Conversely, sellers ought to be open and honest about the procedures that go into transferring a piece of real estate. It can be helpful to control buyer expectations and avoid misunderstandings by clearly defining the legal requirements and deadlines.

The Role of Sale Deed in Transferring Ownership

The Sale Deed is the essential document that makes the real ownership transfer possible.[6] The Sale Deed is a formal legal document that certifies the actual transfer of ownership from the seller to the buyer, as opposed to the Agreement to Sell, which is only a preliminary contract.

The property's specifics, the buyer and seller's identities, the sale consideration, and any other pertinent terms and conditions are all included in the Sale Deed. For the transfer to be deemed lawful, the Sale Deed needs to be registered with the appropriate government agency after being signed by both parties.

The Supreme Court on the Issue

The Supreme Court heard a case involving an Agreement to Sell dated May 28, 1990 in Munshimappa v. M. Rama Reddy[7]. According to the agreement, Munshimappa, the appellant, was given possession of the property for the sum of Rs. 23,000. The appellant alleged that the respondents postponed execution even though the Karnataka Prevention of Fragmentation and Consolidation of Holdings Act, 1996 forbade registering the sale deed.

The sale deed was repeatedly requested by the appellant following the repeal of the Fragmentation Act on February 5, 1991. Due to the respondents' denial, a lawsuit for specific performance was filed on October 1, 2001, after a legal notice was sent on September 3, 2001.

Due to a lapse in the statute of limitations and uncertainties regarding the Agreement's execution, the Trial Court dismissed the lawsuit. Nonetheless, the First Appellate Court granted the appeal, finding that the lawsuit was filed within the allotted time.

On November 10, 2010, the High Court ruled in a Second Appeal that the Agreement to Sell was null and void due to its violation of the Fragmentation Act. This ruling was reversed by the Supreme Court, which made it clear that the Agreement to Sell does not transfer ownership and cannot be in violation of the Fragmentation Act. The court held that the suit for specific performance could be decreed without legal issues, emphasising the repeal of the Fragmentation Act.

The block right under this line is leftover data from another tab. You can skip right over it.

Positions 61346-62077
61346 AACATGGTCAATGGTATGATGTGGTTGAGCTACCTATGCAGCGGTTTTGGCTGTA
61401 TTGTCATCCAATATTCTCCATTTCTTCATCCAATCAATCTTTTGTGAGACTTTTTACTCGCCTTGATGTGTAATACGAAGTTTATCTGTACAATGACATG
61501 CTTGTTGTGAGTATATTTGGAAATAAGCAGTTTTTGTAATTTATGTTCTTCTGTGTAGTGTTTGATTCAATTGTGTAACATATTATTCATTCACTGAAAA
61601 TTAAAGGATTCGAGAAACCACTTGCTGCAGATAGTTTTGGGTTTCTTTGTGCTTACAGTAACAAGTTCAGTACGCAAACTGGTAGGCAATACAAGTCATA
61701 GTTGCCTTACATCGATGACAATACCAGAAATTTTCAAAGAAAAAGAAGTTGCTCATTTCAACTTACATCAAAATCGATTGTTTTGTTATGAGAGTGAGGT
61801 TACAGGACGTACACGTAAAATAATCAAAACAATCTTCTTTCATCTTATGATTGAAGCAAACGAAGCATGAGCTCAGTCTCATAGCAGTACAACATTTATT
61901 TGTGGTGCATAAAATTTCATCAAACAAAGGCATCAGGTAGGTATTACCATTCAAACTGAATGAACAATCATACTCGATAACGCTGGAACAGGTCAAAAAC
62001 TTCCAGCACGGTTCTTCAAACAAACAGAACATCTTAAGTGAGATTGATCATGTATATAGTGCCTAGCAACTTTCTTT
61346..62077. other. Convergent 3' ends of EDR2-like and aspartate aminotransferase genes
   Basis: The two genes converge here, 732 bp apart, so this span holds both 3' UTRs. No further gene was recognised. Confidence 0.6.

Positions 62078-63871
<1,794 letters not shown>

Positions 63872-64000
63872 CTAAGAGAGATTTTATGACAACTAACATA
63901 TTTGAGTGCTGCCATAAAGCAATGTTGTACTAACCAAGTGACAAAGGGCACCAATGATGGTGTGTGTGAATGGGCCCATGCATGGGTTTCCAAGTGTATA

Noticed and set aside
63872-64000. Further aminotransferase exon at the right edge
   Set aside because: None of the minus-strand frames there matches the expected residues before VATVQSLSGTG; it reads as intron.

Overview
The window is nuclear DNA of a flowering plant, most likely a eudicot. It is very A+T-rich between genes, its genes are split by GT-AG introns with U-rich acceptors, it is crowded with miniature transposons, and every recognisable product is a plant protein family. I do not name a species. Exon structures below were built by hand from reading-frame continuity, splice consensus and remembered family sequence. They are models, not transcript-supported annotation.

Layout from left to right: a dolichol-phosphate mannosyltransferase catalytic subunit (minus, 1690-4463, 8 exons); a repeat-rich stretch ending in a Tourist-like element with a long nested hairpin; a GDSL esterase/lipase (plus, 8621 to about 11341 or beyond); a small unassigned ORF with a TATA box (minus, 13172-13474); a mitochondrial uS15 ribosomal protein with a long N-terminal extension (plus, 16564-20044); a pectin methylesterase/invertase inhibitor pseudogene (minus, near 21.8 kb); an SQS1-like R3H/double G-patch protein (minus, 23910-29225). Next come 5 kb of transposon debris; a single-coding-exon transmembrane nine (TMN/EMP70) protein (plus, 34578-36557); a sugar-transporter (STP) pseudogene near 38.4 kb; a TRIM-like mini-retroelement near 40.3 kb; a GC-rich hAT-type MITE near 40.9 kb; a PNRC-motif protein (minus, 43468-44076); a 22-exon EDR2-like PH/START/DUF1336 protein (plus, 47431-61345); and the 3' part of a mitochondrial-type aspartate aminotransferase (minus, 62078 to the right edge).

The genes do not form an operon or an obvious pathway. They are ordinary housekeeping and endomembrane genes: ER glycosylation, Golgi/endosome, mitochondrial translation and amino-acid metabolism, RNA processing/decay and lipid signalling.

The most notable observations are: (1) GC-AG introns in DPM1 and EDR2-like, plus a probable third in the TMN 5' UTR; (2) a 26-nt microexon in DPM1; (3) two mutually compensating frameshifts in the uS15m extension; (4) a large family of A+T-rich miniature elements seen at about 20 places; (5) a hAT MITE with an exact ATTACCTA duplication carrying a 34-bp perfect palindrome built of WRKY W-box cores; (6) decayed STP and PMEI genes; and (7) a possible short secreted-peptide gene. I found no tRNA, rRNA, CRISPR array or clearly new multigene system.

It is critical to realise that a property does not automatically acquire title or ownership rights just because an agreement to sell is in place. Even though this preliminary contract is an important part of the real estate transaction process, the ownership transfer cannot be completed without further legal procedures, most notably the execution and registration of a Sale Deed.

For both buyers and sellers, misreading the Agreement to Sell can result in a wide range of legal issues as well as monetary losses. All parties involved must be aware of the various stages of the process and seek legal counsel as needed in order to guarantee a seamless and legally sound property transaction. Everyone involved will have a more secure and satisfying real estate transaction experience if there is clear communication, transparency, and adherence to the law.


What is an "Agreement to Sell"?

An "Agreement to Sell" is a preliminary contract signed by both the buyer and seller, outlining terms and conditions for the sale of real estate. However, it does not automatically transfer ownership or confer title.

Does the Agreement to Sell transfer ownership?

No, the Agreement to Sell does not transfer ownership rights or confer title. It acts as a roadmap for the transaction, detailing purchase terms, payment conditions, possession date, and special requirements.

What is the significance of "Title" in real estate transactions?

Title refers to legal ownership, including rights, interests, and responsibilities. A clear and marketable title is crucial for a legitimate property transaction.